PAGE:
Tuesday, 3 January 2017

2016 - The Year in Beer

After the beery and travel excesses of 2015; a year which saw me celebrating my 60th birthday in style, 2016 was rather tame in comparison. Five overseas trips which took in four different countries, was always going to take some beating and 2016 saw other events either clashing or taking preference.

At the end of each year I like to look back at what I have achieved in various areas of my life. With just four and a half years before I reach thee state retirement age, there is still much to do before I can swap the nine to five with something different, and potentially more rewarding. Part of my strategy is to complete the outstanding work on the house and pay off the mortgage.

The latter is probably progressing at a faster rate than the former, due to the inability of the great British workman to turn up when he’s supposed to, and do the work he’s being paid to do. This seems to be a common complaint amongst friends and acquaintances at the moment, so perhaps I need to find an East European builder quickly, before our illustrious leader has them all deported.

A family wedding put paid to mid-summer travel plans, along with a major audit at work. The latter put most of June out of the running, but on the plus side we passed the audit, and can continue selling our products in the United States. I also made a number of trips up to Norfolk to visit my father, and to assist my sister in clearing out my parent’s bungalow. The last of these trips was pretty manic, as the property had just been sold and the new owners were pushing for vacant possession.

Earlier in the year, I managed a long weekend in Barcelona; ostensibly for the Barcelona Beer Festival but also to spend some time exploring the Catalan capital and just generally chilling out. The weather was kind, with wall to wall sunshine, and whilst the locals were still parading around in coats and scarves, I was walking around in a T-shirt and a hoody. I can certainly recommend Barcelona as a great place to visit, and also a city where the interest in beer is rising exponentially.

August is often an unsettled month, as far as the weather is concerned, and my trip to Amsterdam for the EBBC certainly proved this to be true. After a fantastic day exploring the countryside around the southern Dutch city of Den Bosch, the rest of my visit was marred by rain, which turned out to be torrential at times. I did, however, renew my acquaintance with the lovely laid-back city of Amsterdam; a place I last visited 40 years ago.

The reverse was true, weather-wise, of our family holiday to Regensburg. This took place at the end of September, and sunny days, with temperatures in the mid twenties, combined with warm evenings, proved the perfect introduction for my wife to the delights of a holiday in southern Germany. I managed to drink reasonable amount of beer there as well.

Of course no look back at 2016 can ignore the year’s major political bombshell of June 23rd. By allowing itself to be dumped out of the European Union following a reckless political stunt by the then Prime Minister, the United Kingdom has shot itself in the foot, in a big way. It borders on the absurd that the future of the entire country can be decided on the strength of a simple yes/no answer on a ballot paper.

What’s even worse is that “Call me Dave” didn’t have the remotest inkling that the vote might go against him and, as we soon found out, had no plan and no idea of how to enact “the will of the people”. You really couldn’t make this sort of thing up; it’s like deciding one’s whole future on the toss of a coin!

The surprise election of the Donald, as President of the United States, could also have dire consequences for global prosperity or, even worse, world peace. We shall see, of course, but if anything these populist uprisings have only hastened my resolve to get working on something different and to get out of the rat race whilst the going is still good.

That’s enough of the doom and gloom; instead let’s talk about happier things and look back at the beery events of 2016.

Best Brewery Visits
Unfortunately I missed out on the trip organised by my local CAMRA Branch to Bedlam and Dark Star breweries, as it clashed with one of the aforementioned “bungalow clearing” visits to Norfolk. As if by way of compensation, I managed to visit three breweries in the Netherlands, as part of my attendance at the European Beer Bloggers Conference in Amsterdam.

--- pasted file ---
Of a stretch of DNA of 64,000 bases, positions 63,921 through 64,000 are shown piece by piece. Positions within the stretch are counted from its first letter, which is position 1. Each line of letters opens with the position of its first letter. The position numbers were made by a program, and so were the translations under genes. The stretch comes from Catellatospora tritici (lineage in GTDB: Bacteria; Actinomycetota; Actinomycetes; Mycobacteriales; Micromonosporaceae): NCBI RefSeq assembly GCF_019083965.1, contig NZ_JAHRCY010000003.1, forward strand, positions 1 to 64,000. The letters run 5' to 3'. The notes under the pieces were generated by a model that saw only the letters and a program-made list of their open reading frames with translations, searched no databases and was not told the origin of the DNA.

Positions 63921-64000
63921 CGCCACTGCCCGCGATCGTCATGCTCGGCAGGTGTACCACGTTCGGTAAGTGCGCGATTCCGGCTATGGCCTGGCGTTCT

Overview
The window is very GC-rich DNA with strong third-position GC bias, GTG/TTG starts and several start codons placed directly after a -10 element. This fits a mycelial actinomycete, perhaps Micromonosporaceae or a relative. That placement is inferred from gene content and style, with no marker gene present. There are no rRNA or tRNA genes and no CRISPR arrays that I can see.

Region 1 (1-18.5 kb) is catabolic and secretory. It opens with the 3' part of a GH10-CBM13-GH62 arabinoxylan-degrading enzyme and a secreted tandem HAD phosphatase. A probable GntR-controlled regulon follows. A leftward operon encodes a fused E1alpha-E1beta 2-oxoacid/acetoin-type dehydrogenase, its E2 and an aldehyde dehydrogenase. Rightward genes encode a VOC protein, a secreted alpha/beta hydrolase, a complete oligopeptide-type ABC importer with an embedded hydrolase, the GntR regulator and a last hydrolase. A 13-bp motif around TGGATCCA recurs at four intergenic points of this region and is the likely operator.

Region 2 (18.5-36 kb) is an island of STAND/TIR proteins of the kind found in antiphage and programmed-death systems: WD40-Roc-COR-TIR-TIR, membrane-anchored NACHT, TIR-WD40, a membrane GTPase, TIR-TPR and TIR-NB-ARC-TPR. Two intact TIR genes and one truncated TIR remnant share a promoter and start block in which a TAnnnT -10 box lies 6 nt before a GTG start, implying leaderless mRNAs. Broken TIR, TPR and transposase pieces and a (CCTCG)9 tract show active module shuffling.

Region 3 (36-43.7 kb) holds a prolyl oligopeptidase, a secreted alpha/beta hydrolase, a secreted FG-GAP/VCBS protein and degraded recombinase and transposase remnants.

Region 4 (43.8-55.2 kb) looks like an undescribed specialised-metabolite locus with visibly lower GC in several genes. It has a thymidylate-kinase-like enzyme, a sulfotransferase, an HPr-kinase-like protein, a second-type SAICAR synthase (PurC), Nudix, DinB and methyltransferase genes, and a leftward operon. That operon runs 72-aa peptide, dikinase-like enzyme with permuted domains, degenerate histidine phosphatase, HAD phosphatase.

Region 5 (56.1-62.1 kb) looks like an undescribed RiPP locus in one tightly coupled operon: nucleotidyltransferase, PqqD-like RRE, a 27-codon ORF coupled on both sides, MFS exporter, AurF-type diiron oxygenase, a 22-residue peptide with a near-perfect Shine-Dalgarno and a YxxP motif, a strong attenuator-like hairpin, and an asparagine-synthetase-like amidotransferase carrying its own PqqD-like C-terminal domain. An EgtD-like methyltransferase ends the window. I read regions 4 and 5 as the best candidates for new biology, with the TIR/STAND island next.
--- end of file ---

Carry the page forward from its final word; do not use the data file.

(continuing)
The breweries concerned were, in chronological order: Abbey of Koningshoeven at Berkel-Enschot (La Trappe), Jopen Brewery in Haarlem, and De Molen Brewery in Bodegraven.

The highlight was without doubt, De Molen; no surprises there, but La Trappe at Koningshoeven came a close second, even though it was totally different and rather more commercialised.  As you can imagine, the peaceful setting of an Abbey, with its well-kept grounds and atmosphere of peaceful contemplation, takes a lot of beating. For sheer technical brilliance and innovation though, plus the setting of the bar and restaurant in an attractive old windmill, De Molen were worthy winners, and even getting soaked to the skin whilst walking down to the station, in order to catch the train to Boedegraven, could not detract from a fantastic experience.

Jopen’s original brewery, in a converted church in central Haarlem, was also worth seeing; as was the Jopenkerk itself. We also enjoyed an excellent barbecue, plus a sampling of Jopen beers at the company’s new, hi-tech brewery situated on an industrial estate on the outskirts of Haarlem.

Best Beer Festivals
I only attended three beer festivals last year, so again it’s worth mentioning them all.

Great British Beer Festival. The grand-daddy of all home-grown beer festivals, GBBF continues to be a spectacular success, and acts as a showcase for all that is best in British cask-conditioned beers. Obviously with the rise of craft-beer, GBBF is probably missing out on a few tricks, but as the Campaign for Real Ale’s flagship event, you could hardly expect it to focus on other types of beer; or could you?

Unfortunately the festival itself was far too crowded for my liking. There is nothing worse than having people three deep at the bar, and then finding the person in front of you is not only getting a round in, but wants a beer from the other end of the bar!

The increased numbers are great for CAMRA, as this means most of the beer gets sold and the festival makes a profit. However, I can’t help thinking that the event has now become a victim of its own success, and if visitors start to feel the same as me, then it is time for a re-think. This certainly applies to the chaotic layout. Not all of us are fans of cryptic crosswords; and many of us don’t do lateral thinking either. Please simplify the bar layouts and make it easier to find the beers we want.

Kent Green Hop Beer Festival. Organised as part of the Kent Food & Drink Festival, this annual event takes place in Canterbury’s Dane John Garden, in the shadow of the city’s historic stone walls. The festival aims to feature every Green Hop Beer produced by Kent breweries, and it usually succeeds with this aim.